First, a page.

NEW YORK, April 29 (Reuters) - New York's financial regulator said on Tuesday that he aims to bring an action this summer against a consulting firm hired by a financial institution to monitor its operations.
Benjamin Lawsky, superintendent of the New York state's Department of Financial Services, said, "I think...you will see results this summer" from a continuing investigation of consultants hired at the behest of regulators.
The probe, which last year netted a settlement with Deloitte LLP's financial advisory unit, is "very active and ongoing," he said.
Speaking at the Reuters Financial Regulation Summit, Lawsky declined to name the consulting firm he expects to act against.
His office last year subpoenaed PricewaterhouseCoopers and Promontory Financial Group as part of the investigation, Reuters previously reported, citing people familiar with the matter.
Spokespeople for both PricewaterhouseCoopers and Promontory declined to comment.
Last year, Lawsky accused Deloitte, which was working as a consultant to the New York branch of British-based Standard Chartered Bank, of omitting key information in a report it made to regulators on the bank's money laundering controls. In August 2012, Standard Chartered agreed to pay New York $340 million for breaking U.S. sanctions against Iran and other countries.
In June, Deloitte reached a settlement, agreeing to pay $10 million and refrain from taking new business with New York-regulated banks for a year.
The probe of consultants by Lawsky, whose department oversees New York banks and New York branches of foreign banks, has focused on conflicts of interest. The consultants are paid by the very banks they are retained to monitor.
The probes of PricewaterhouseCoopers and Promontory are part of an investigation of the independence of consultants retained by banks as part of their agreements with regulators.
The consultants are sometimes known as "shadow regulators." Some policy makers called for regulators to review how outside firms were used to fix problems at banks after consultants reaped $2 billion in fees for conducting botched reviews of home loan foreclosures.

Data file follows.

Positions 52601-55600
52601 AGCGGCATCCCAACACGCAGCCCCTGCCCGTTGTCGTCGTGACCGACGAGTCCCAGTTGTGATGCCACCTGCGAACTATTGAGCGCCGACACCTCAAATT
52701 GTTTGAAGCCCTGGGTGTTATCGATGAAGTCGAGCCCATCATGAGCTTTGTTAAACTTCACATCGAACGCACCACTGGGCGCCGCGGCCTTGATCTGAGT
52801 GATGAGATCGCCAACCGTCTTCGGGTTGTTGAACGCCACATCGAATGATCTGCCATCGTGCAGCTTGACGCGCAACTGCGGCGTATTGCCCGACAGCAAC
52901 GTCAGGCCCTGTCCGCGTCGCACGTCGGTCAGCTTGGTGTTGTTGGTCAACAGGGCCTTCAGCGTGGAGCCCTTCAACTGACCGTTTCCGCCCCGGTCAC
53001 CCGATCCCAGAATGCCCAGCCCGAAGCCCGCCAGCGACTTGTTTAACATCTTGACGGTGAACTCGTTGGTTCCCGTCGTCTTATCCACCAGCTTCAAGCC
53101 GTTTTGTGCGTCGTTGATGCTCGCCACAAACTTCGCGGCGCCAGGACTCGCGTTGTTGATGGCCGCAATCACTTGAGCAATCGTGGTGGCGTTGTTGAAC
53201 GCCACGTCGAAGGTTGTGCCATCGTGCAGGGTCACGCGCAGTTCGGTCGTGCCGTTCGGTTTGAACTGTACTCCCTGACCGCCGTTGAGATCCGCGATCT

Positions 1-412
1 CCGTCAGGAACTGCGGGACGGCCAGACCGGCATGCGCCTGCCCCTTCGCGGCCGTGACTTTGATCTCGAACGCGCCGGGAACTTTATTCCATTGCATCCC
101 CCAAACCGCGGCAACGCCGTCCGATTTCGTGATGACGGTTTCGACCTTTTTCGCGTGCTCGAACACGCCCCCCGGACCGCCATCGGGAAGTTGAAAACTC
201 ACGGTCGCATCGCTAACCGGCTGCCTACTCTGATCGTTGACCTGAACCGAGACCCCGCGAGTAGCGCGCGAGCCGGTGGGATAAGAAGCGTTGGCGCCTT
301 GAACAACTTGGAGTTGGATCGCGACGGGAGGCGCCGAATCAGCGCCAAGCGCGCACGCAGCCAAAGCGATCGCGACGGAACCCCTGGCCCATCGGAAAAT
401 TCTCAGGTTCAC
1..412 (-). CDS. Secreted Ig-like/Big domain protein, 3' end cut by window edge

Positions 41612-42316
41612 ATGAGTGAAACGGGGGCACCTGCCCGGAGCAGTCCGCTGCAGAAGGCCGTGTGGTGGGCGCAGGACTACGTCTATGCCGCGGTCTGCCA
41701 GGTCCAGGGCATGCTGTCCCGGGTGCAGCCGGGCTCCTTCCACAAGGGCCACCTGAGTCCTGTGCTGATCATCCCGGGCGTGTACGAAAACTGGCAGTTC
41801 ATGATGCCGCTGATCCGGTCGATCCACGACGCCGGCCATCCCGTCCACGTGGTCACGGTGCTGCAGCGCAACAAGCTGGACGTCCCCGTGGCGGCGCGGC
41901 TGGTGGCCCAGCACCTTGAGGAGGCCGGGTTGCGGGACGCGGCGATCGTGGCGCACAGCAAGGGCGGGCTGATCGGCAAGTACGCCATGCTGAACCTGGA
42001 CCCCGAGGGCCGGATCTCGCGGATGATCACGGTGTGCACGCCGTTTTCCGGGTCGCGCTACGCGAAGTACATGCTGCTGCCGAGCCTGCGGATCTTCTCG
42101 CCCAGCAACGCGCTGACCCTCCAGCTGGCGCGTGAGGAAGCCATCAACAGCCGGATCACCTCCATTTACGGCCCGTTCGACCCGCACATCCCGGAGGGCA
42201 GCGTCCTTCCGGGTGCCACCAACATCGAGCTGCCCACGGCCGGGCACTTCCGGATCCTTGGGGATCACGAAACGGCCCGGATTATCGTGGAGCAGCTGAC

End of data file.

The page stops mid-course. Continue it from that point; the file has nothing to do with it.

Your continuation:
Separately, Lawsky said he expects to offer regulations this summer on virtual currencies, such as bitcoin, and is working with a handful of venture capital-related entities that want to establish exchanges.
Lawsky said his office sped up its move to regulate virtual currencies after the failure of Mt. Gox, a Tokyo-based exchange, which filed for bankruptcy in Japan and the United States after losing an estimated 850,000 in customer bitcoins, worth about $560 million.
In light of Mt. Gox's problems, Lawsky sought applications from companies interested in setting up exchanges in New York. He has suggested such exchanges could offer safeguards for traders.
Lawsky said several firms are interested in setting up exchanges. "That's moving pretty quickly," he said, adding that he hopes to have exchanges approved "when the regulations come out over the summer."
Lawsky said regulators must be sure that money-laundering controls are in place and that consumers know the risks they are taking with virtual currencies.
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(Additional reporting by David Henry and Peter Rudegeair in New York; Editing by Leslie Adler)